Regardless of the likelihood of a transfer, our performance-based valuation model ranks Hamsik as one of the best in his position, despite little to no recognition globally compared with his competition. His ability as an attacking central midfielder, along with his work-rate, make him uniquely suitable to the action-packed tactical systems that are increasingly popular in Europe's elite teams right now.
Aged 30, Hamsik is coming towards the tail-end of his prime but it says something about how well he still performs that our model values at him £55m, even after factoring in his age. Given Manchester City's desire to replace Yaya Toure, and Pep Guardiola's repeated praise for Sarri's high-octane team, Hamsik could be a perfect fit for them in the summer.
The most overvalued
Philippe Coutinho, Liverpool and Brazil
Barcelona's reported bids in excess of £120m for Philippe Coutinho this summer illustrate the distinction between "value" and "cost" in the transfer market.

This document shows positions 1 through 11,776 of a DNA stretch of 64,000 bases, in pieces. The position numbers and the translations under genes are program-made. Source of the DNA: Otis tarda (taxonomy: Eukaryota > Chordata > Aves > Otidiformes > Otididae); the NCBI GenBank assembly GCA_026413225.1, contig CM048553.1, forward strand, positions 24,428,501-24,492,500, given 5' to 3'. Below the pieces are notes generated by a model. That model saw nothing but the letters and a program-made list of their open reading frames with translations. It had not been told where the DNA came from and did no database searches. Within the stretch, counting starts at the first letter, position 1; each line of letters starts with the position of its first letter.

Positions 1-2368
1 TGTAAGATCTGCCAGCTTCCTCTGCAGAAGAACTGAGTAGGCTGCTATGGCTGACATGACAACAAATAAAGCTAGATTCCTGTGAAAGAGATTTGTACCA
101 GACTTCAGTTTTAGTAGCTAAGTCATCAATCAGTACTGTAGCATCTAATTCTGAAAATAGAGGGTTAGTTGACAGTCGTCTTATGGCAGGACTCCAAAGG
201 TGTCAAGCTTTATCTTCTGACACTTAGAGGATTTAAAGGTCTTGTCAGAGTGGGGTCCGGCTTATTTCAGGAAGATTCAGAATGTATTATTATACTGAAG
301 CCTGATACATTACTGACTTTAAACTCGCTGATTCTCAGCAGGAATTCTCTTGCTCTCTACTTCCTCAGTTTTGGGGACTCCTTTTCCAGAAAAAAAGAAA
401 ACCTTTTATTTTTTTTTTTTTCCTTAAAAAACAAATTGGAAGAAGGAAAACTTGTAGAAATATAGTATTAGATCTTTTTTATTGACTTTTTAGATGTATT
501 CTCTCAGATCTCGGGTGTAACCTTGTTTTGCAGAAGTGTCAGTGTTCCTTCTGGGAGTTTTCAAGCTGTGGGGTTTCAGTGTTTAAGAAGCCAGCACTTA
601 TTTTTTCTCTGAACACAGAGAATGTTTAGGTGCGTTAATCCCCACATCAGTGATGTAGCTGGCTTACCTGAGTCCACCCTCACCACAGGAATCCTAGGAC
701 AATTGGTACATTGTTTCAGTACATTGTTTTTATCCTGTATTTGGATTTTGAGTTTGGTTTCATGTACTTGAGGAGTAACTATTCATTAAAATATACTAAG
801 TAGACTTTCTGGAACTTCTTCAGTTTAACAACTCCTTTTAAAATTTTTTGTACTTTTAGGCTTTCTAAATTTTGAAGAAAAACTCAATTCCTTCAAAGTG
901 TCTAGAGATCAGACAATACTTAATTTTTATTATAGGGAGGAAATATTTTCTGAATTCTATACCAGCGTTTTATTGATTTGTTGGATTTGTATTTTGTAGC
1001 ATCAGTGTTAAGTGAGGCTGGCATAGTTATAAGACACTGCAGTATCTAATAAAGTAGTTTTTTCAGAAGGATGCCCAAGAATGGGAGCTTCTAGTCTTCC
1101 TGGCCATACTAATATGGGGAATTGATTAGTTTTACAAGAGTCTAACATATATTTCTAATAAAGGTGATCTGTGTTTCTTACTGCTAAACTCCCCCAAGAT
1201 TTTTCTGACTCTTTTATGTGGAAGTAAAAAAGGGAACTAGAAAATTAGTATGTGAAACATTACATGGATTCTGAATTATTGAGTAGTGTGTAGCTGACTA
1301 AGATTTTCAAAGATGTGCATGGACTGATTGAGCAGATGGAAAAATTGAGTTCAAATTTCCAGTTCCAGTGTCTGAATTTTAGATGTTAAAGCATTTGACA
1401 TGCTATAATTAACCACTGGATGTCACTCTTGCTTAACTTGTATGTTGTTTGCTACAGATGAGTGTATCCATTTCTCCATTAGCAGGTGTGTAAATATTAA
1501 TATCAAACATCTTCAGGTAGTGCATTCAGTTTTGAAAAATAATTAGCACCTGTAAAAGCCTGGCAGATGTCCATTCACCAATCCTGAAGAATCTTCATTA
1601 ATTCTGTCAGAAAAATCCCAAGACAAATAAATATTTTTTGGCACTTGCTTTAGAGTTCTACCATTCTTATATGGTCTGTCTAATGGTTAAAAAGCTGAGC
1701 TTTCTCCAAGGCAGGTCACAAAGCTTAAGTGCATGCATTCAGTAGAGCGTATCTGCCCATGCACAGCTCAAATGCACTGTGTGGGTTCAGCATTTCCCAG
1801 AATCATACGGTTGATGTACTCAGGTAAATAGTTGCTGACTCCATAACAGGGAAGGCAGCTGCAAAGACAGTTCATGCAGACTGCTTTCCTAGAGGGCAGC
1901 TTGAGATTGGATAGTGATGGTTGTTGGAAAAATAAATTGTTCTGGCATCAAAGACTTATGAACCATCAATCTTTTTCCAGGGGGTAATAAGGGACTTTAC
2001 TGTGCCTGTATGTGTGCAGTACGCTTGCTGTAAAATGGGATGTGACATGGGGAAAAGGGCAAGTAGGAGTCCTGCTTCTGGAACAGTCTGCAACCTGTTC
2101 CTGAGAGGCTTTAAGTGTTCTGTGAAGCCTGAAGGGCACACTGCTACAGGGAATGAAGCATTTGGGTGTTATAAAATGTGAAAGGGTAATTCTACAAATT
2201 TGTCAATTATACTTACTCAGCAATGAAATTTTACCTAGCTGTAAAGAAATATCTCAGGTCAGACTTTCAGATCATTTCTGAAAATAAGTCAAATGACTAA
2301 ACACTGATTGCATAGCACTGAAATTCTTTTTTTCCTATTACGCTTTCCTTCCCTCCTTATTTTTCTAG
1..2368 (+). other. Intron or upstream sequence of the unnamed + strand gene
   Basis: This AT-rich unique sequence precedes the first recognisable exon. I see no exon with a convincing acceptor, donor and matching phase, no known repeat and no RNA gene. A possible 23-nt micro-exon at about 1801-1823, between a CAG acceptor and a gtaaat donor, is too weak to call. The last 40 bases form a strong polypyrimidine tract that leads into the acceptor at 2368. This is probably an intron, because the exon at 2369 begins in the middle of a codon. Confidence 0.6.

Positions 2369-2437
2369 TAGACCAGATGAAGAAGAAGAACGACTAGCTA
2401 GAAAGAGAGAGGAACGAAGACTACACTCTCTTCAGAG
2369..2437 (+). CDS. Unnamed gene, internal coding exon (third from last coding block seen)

The context is important. In the deal of the summer, PSG activated Neymar's £200m release clause and lured him away from Barcelona; the icing on top of a very lucrative cake was that the Brazil international would finally be able to step out of Leo Messi's shadow. Embarrassed by the loss of one superstar, and loaded with newfound riches, Barcelona wanted to replace Neymar with another elite player and set their sights on Liverpool's Coutinho.
Since joining the Reds from Inter Milan for a bargain £8.5m in 2013, Coutinho has developed into one of the Premier League's best attacking players, which is being recognised in our estimation of his market value. At £75m, we have Coutinho as the 14th-most valuable player in the world, predominantly because he is performing at a level that is largely unrivalled.
Nonetheless, the fee Barcelona were willing to pay for Coutinho appears exorbitant for a player of his ability. Christian Eriksen, Thiago Alcantara, and Koke are similar in value, age, and ability, and may all have been available for less than £100m. But a steadfast desire to sign a player from potential buyers often clashes with an even more stubborn desire to keep said player by the selling club. It leads to fees quickly deviating from a player's true value due to the nature of negotiation, and that's what happened with Coutinho.